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Dave Thomas
CONTRIBUTOR

Matt Smith
PHOTO EDITOR

One in four Canadians spend more than 30 per cent of their income on a place to live.  That means a lot of people may be one pay cheque away from losing their home. In Waterloo Region, there are 3,000 people on the waiting list for subsidized rental units. Some people may have to wait six years for a unit to become available.

There are a number of complex reasons for homelessness and people being at risk of homelessness. It’s clear that one of those reasons is the lack of investment in affordable housing, particularly at the federal level. As researchers Carey Doberstein and Alison Smith point out in their book The Harper Record (2011-2015), to be published this fall, successive federal governments have since the 1990s avoided making a substantial commitment to constructing affordable housing.

Canadian post-war governments contributed significant resources to housing stock, but the last two decades have seen investment falling further behind. Doberstein and Smith’s review acknowledges that the Conservatives have in the last few years steered more money toward housing: about $250 million annually, until 2019.

However, new construction is not part of that commitment, and they plan to phase out support for rent-geared-to income. This is why Doberstein and Smith argue that the current funding “is not even half of what is required of the federal government to adequately address Canada’s vast affordability deficit.”

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In this election campaign, what do the parties say about future investments in housing?  The Conservatives have committed to their current levels of support for the Investment in Affordable Housing program through 2019.  In his analysis, writer Bill Freeman concludes: “that means no affordable housing program at all.”

The NDP says it will implement a national housing strategy, and promises to build “10,000 affordable housing units, as well as maintain and strengthen social housing.” The Green Party also promises a strategy “that will address the continuum of needs. Their strategy touches on social housing for those in poverty or dealing with mental health and addiction problems, to First Nations, Métis, and Inuit housing crises, to the market failures depriving those with even a decent income of access to the affordable housing they need.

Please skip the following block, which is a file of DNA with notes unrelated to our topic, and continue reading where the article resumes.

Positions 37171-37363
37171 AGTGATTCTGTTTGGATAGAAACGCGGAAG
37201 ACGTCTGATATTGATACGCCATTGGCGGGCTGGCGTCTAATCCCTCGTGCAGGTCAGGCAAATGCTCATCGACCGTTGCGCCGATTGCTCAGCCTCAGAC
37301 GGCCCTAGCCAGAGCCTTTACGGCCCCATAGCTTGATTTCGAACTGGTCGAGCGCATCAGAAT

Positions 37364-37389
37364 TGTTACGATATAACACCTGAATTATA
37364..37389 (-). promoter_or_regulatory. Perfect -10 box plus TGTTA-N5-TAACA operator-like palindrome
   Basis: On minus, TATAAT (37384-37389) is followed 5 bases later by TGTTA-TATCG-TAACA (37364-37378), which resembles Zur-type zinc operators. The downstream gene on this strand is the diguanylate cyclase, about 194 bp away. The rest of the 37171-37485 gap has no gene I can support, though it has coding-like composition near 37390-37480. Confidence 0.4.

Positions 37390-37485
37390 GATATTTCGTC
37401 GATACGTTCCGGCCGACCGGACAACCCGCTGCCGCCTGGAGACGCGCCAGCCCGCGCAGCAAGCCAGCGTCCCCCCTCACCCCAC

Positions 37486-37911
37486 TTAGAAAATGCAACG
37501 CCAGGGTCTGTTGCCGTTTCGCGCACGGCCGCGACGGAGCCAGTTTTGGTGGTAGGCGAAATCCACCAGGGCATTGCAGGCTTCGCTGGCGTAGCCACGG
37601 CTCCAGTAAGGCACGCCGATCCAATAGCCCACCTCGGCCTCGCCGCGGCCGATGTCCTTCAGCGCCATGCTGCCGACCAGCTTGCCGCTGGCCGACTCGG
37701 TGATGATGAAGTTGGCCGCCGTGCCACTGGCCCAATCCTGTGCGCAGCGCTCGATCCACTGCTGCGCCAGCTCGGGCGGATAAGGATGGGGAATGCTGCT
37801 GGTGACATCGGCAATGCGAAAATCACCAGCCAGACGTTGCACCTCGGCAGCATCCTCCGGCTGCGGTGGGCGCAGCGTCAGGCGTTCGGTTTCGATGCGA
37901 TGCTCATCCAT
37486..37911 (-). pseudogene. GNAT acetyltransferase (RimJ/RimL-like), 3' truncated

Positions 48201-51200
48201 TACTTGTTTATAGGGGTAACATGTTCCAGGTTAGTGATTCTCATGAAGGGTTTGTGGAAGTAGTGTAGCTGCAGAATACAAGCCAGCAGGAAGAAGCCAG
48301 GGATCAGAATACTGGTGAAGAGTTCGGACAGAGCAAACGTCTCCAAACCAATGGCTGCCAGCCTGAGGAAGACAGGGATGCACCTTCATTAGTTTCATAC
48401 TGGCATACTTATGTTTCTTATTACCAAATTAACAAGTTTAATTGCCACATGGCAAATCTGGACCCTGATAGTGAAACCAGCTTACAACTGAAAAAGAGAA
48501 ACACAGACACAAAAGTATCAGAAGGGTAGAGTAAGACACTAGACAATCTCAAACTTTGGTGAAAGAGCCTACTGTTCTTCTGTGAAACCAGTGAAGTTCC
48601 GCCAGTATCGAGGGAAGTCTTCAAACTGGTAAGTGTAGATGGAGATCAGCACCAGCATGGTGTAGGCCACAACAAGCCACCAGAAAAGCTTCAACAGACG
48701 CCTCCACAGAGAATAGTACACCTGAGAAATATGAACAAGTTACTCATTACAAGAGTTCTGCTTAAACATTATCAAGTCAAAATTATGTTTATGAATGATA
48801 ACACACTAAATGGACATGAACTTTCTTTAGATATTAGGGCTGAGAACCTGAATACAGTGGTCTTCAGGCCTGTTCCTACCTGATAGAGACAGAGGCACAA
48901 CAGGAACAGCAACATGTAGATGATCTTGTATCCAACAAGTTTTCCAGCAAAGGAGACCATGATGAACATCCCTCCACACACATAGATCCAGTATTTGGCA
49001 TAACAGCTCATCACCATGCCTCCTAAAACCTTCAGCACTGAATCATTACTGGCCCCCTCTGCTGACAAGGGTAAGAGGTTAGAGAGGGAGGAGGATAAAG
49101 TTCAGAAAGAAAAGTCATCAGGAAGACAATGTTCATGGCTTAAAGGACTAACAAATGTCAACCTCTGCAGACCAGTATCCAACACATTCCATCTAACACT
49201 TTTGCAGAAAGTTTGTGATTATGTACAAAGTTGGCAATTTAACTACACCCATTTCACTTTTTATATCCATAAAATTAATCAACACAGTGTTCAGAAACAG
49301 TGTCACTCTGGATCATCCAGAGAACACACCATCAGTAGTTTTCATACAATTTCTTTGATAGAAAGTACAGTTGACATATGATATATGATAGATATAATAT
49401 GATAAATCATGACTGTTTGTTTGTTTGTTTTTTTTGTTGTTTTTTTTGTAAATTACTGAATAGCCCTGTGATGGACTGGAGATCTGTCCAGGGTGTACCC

The Liberals also say they will implement a national strategy,  part of a “ten-year investment of nearly $20 billion in social infrastructure” that will include resources for building new units and refurbishing existing stock.

Several parties have made promises for a federal leadership role in housing. But will they take action?

As Doberstein and Smith write: “The fundamental problem of homelessness and affordable housing in Canada does not lie with the [current government’s] policy itself, but rather with the pitiful scale of financial investment by the national government. A common maxim in public administration is that ‘great policy plans without resources are fantasies.’ Indeed, it is a fantasy to believe that we can get a handle on homelessness in Canada without a real commitment from the federal government.”

That’s one factor to consider when you cast your vote on October 19.

Disclosure: Dave works for The Working Centre, which is among other things an affordable housing provider. The Working Centre was recently approved for $1 million from the Region of Waterloo’s affordable housing strategy to create 18 one-bedroom units, and is in the middle of a capital campaign to raise another $1 million to pay for the properties and renovations.